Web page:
Sunday School: What a Drag. Literally!
I waved my hand in the air. "Excuse me! Excuse me!" I said. "If God is love, I don't understand why there's hell." What my Sunday school teacher wasn't understanding, though, was why the new kid in class wouldn't be quiet.
I'd never been in Sunday school before. Irrefutably proving once and for all that Christians were bonkers was the fact that they apparently couldn't get enough school in their lives. But we were new to our neighborhood, and my dad, a salesman, had decided we should all attend church. And right off the bat I had learned that adults went to church, while their kids got shoveled off to some place that I was rapidly discovering was modeled on Actual School, but wasn't.
For sure my new Sunday school teacher, Miss Quinn, hadn't liked my latest question. She hadn't liked any of my questions. I had asked them by way of participating, by showing that I understood that I was now in a school that was all about God.
Plus, I had gotten pretty immediately into it. Who doesn't want to know all they can about the absolute ruler of the entire universe?
"The reason there is hell," answered Miss Quinn with a studied patience "---although that is a bad word, class, that we must never, ever use---is because that is where people who do bad and evil things end up as their punishment for disobeying God."
I shot my arm back in the air. It was obvious that somehow my relationship with my latest teacher had gotten off on the wrong foot---but I was confident she'd get back to her natural state of liking me if I asked a really good question that demonstrated with what care I was paying attention. Plus, I was genuinely curious.
I saw Miss Quin's neck tense a bit as she looked at me. "Yes?"
"If God is all-powerful and all-knowing," I said, "then before a person is even born, God must know if that person is going to hell or not, right?" Miss Quinn's expression made clear she had not yet been moved to cuddle me. "But why would God make anyone just so they could spend eternity in hell?" There. I'd delivered the coup de' cuddle.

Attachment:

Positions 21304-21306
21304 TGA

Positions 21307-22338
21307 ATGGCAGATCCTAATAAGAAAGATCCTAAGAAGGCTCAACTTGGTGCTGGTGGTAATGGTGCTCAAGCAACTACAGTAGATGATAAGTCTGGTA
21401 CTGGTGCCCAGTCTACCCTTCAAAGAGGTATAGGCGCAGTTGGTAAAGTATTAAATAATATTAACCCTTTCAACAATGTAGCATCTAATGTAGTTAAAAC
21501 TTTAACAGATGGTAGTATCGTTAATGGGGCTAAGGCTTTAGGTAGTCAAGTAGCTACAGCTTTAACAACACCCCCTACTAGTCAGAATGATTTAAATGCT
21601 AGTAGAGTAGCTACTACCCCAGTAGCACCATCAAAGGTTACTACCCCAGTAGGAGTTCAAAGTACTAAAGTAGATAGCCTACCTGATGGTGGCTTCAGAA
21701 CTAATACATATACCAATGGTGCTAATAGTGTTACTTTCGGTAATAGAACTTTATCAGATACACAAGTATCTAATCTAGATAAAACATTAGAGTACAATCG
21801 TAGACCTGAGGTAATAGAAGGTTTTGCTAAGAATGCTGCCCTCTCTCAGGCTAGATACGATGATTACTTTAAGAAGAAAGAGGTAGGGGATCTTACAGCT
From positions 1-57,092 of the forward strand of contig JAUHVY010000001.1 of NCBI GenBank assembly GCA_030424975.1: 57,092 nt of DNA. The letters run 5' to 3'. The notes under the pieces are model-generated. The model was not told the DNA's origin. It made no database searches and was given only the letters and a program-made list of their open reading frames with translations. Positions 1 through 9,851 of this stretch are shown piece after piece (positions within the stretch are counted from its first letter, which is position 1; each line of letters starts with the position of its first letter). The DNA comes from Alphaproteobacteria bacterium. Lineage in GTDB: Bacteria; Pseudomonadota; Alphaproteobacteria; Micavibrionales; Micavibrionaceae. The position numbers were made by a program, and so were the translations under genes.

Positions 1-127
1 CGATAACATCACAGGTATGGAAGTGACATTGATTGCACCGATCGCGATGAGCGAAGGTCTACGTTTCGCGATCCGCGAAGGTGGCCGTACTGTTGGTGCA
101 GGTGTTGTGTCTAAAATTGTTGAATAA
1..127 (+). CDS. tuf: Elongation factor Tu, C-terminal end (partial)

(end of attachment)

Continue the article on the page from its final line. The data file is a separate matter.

"What did I just say about cursing?"
"You said not to," offered a shiny-faced boy I instantly hated.
"That's right, Bobby. I said not to curse." To me Miss Quinn said, "And yet you chose to curse anyway, didn't you? Why do you think that is?"
"I'm sorry," I said. "I was just ... I was just asking a question about ... I mean ... how do I talk about ... that place, without actually calling it hell?"
The class gasped.
"What is the matter with you?" said Miss Quinn.
"Nothing. Nothing's the matter. I swear. I mean, I don't swear. I mean, I try not to swear if I can help it. I only wanted to ask a question about ... that place. That's all."
"Well, you've asked enough questions for today. Why don't you just sit there quietly and not ask any more questions, okay? That will be fine." Having properly dispatched of me, Miss Quin turned back to her chalkboard.
Having apparently been born without the Shut-Up gene, I was talking before I could stop it.
"That's not fair. I asked a real question. This is supposed to be Sunday school, right? You're supposed to learn stuff in school, not be told you can't use the words you have to use to ask the questions you need to ask to learn the stuff you're supposed to learn. What kind of crazy trap is that?"
"Young man!" yelled Miss Quinn. "Sit down!"
"And that's not even the point! The point is that I asked a real question. If God is all-knowing---if he knows everything that's going to happen before it happens---and someone ends up ... down there, then God must have known all along that that person was going to end up down there. If he let that happen to that person, then how can God be as loving as you said he was? If God didn't know that was gonna happen to that person, then how can he be all-knowing? And if he knew the person was going down there, and wanted to change it, but couldn't, then how can God be all-powerful? Now aren't those good questions?"
Miss Quinn came charging down the row of desks directly at me. "Oh," I said, and waited for her arrival. She grabbed my arm, and with it yanked me so violently forward that it knocked me off my feet.
"I can't believe you're actually dragging me out of class!" I cried. I called out to my classmates. "Those were good questions! Good questions!" With my arm wrenched painfully over my head I then fell silent, and watched the ceiling of the classroom going by.